INNOPRAN XL® (propranolol hydrochloride)

INNOPRAN XL® (propranolol hydrochloride)

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INNOPRAN XL® (propranolol hydrochloride)

INNOPRAN XL contains propranolol hydrochloride, a nonselective, beta-adrenergic receptor blocking agent for oral administration, as an extended-release product. INNOPRAN XL is available as 80 mg and 120 mg capsules which contain sustained-release beads. Each of the beads contains propranolol hydrochloride and is coated with dual membranes. These membranes are designed to retard release of propranolol hydrochloride for several hours after ingestion followed by the sustained release of propranolol.

The active ingredient in INNOPRAN XL is a synthetic beta-adrenergic receptor-blocking agent chemically described as 1-(Isopropylamino)-3-(1-naphthyloxy)-2-propanol hydrochloride.

Propranolol hydrochloride is a stable, white, crystalline solid, which is readily soluble in water and ethanol. Its molecular weight is 295.81. Each capsule for oral administration contains sugar spheres, ethylcellulose, povidone, hypromellose phthalate, diethyl phthalate, hypromellose, polyethylene glycol, gelatin, titanium dioxide, and black iron oxide. In addition, INNOPRAN XL 120 mg capsules contain yellow iron oxide.

Indications and usage

INNOPRAN XL is indicated for the treatment of hypertension, to lower blood pressure. Lowering blood pressure reduces the risk of fatal and nonfatal cardiovascular events, primarily strokes and myocardial infarctions. These benefits have been seen in controlled trials of antihypertensive drugs from a wide variety of pharmacologic classes, including beta-blockers.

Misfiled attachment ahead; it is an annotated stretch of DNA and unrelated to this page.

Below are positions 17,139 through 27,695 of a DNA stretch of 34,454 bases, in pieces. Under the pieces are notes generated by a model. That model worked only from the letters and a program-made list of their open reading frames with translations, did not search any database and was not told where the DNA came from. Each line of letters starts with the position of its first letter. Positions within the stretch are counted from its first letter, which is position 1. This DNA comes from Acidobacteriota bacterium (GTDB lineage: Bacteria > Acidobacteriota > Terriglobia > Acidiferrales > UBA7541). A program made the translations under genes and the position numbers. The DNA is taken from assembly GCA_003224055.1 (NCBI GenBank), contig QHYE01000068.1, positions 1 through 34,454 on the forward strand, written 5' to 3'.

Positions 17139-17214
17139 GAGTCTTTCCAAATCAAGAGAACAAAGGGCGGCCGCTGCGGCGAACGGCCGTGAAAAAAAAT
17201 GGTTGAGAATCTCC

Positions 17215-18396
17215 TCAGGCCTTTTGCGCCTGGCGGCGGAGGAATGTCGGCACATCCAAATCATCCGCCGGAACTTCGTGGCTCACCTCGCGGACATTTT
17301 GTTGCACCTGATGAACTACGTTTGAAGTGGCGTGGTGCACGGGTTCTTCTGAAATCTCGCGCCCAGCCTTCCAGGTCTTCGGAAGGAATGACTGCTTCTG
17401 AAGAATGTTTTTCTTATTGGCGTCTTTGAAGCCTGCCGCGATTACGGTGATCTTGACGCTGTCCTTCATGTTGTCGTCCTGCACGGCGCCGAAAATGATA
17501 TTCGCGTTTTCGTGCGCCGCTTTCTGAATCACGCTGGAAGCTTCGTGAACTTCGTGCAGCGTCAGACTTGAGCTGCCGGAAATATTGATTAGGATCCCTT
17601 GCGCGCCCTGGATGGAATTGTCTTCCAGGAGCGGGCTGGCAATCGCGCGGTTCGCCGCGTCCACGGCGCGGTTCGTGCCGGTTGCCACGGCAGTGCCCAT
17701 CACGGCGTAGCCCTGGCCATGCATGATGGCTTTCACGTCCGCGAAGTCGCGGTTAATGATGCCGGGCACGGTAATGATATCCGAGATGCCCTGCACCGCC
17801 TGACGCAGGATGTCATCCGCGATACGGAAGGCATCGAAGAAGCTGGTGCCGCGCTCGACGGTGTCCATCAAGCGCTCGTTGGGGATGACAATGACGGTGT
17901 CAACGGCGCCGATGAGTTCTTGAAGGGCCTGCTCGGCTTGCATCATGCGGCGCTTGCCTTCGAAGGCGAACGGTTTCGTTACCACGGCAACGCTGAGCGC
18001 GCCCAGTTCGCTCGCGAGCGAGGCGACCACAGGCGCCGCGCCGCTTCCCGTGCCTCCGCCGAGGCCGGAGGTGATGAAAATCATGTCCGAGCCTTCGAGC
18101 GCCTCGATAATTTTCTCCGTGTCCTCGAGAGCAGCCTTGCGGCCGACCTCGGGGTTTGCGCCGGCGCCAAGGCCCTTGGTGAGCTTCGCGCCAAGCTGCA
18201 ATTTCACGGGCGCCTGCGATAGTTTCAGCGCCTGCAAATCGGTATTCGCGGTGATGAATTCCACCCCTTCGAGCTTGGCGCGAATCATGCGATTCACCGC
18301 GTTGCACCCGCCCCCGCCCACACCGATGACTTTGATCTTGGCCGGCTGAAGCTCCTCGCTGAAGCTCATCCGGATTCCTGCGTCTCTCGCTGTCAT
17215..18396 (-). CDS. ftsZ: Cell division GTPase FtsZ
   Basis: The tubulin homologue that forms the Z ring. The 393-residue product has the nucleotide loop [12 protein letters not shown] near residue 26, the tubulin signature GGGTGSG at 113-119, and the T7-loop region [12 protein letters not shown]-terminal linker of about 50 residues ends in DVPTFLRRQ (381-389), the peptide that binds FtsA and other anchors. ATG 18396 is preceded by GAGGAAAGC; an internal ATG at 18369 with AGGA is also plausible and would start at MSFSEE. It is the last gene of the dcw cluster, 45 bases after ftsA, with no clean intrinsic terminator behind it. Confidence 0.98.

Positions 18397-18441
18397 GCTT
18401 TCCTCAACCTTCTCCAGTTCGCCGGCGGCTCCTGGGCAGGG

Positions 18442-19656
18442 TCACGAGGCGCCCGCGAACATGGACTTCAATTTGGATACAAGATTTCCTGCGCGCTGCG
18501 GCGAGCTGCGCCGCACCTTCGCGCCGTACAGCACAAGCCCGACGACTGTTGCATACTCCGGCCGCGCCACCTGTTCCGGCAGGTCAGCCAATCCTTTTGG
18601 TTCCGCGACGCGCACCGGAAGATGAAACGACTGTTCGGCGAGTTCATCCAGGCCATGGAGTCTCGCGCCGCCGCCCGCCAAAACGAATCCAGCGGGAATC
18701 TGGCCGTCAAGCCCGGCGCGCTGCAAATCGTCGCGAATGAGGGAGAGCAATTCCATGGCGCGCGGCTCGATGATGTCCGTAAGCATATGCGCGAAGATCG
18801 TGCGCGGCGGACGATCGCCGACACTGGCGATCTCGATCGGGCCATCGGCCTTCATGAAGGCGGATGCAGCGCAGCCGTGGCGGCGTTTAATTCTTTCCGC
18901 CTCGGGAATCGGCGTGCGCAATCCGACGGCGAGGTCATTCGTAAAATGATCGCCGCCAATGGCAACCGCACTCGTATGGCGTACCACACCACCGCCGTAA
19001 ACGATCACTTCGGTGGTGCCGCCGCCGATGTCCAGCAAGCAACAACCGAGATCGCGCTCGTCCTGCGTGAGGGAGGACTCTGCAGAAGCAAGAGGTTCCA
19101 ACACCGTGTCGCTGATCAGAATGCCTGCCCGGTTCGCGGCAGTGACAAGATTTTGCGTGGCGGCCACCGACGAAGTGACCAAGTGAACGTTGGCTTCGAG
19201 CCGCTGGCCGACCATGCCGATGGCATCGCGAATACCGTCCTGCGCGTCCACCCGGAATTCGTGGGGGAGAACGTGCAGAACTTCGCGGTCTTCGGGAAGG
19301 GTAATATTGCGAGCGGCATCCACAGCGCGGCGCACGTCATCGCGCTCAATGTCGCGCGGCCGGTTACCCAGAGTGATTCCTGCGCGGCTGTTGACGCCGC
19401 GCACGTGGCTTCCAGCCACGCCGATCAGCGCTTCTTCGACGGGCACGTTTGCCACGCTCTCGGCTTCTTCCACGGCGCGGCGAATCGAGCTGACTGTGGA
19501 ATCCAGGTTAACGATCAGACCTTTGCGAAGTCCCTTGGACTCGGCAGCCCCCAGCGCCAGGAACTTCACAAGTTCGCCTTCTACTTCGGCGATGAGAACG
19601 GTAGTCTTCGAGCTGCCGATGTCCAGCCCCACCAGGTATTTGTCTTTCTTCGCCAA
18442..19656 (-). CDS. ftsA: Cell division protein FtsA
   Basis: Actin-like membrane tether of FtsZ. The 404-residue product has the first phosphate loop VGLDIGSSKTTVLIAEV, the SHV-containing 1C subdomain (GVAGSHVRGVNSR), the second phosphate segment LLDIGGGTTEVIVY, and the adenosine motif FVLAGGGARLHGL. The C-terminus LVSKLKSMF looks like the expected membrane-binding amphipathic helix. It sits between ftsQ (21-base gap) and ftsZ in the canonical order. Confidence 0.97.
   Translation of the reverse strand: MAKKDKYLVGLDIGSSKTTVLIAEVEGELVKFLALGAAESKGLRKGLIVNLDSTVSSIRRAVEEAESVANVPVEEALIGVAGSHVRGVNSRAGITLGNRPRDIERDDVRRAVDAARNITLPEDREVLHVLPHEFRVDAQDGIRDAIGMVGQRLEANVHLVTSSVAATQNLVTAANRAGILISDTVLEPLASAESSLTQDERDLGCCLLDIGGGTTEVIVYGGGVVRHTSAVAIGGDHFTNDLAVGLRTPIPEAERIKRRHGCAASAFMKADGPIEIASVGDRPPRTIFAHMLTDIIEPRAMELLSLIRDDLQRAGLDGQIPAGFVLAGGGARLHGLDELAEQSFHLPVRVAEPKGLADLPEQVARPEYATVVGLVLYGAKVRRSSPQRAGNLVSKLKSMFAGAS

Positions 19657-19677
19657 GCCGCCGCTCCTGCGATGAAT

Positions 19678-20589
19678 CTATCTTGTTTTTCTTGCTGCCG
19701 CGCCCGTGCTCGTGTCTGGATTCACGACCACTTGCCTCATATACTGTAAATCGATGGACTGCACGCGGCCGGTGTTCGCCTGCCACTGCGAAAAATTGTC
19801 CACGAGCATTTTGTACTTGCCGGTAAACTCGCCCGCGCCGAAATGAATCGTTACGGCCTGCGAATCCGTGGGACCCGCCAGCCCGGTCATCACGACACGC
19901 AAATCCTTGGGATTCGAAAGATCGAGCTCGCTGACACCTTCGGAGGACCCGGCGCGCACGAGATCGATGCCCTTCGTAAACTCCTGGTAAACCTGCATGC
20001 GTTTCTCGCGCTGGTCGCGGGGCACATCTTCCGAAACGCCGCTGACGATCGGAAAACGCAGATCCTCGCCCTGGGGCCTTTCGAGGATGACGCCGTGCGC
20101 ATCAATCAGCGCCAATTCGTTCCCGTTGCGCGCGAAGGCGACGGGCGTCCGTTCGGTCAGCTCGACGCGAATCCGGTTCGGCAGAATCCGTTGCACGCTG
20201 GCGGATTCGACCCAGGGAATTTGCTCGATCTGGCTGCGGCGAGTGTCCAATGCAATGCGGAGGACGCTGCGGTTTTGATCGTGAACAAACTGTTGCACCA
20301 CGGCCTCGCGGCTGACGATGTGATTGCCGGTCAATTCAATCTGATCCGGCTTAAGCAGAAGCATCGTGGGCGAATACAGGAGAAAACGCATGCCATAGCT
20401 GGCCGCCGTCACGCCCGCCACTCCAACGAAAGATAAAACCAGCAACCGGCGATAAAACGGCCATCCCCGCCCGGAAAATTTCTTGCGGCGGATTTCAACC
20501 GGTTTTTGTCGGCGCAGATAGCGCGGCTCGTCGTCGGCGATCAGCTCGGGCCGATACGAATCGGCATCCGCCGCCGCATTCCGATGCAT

Mechanism of Action

The mechanism of the antihypertensive effect of propranolol has not been established. Among factors that contribute to the antihypertensive action are: (1) decreased cardiac output, (2) inhibition of renin release by the kidneys, and (3) diminution of tonic sympathetic nerve outflow from vasomotor centers in the brain. Although total peripheral resistance may increase initially, it readjusts to or below the pretreatment level with chronic use. Effects of propranolol on plasma volume appear to be minor and somewhat variable.

Dosage and administration